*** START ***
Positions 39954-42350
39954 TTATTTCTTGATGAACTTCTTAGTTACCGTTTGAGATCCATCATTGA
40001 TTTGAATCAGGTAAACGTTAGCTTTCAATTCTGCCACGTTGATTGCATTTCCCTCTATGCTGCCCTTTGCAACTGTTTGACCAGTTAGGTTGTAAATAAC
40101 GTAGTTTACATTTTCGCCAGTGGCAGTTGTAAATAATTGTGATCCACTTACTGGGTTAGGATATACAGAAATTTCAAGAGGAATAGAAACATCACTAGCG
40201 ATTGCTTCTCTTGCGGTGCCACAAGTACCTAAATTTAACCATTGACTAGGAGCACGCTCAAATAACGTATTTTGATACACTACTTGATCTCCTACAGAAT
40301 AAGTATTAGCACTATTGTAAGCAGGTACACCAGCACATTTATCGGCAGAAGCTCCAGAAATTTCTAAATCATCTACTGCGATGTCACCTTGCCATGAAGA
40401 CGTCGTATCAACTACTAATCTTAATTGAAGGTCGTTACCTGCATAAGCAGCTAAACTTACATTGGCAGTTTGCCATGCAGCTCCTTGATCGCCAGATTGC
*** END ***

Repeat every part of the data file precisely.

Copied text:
Positions 39954-42350
39954 TTATTTCTTGATGAACTTCTTAGTTACCGTTTGAGATCCATCATTGA
40001 TTTGAATCAGGTAAACGTTAGCTTTCAATTCTGCCACGTTGATTGCATTTCCCTCTATGCTGCCCTTTGCAACTGTTTGACCAGTTAGGTTGTAAATAAC
40101 GTAGTTTACATTTTCGCCAGTGGCAGTTGTAAATAATTGTGATCCACTTACTGGGTTAGGATATACAGAAATTTCAAGAGGAATAGAAACATCACTAGCG
40201 ATTGCTTCTCTTGCGGTGCCACAAGTACCTAAATTTAACCATTGACTAGGAGCACGCTCAAATAACGTATTTTGATACACTACTTGATCTCCTACAGAAT
40301 AAGTATTAGCACTATTGTAAGCAGGTACACCAGCACATTTATCGGCAGAAGCTCCAGAAATTTCTAAATCATCTACTGCGATGTCACCTTGCCATGAAGA
40401 CGTCGTATCAACTACTAATCTTAATTGAAGGTCGTTACCTGCATAAGCAGCTAAACTTACATTGGCAGTTTGCCATGCAGCTCCTTGATCGCCAGATTGC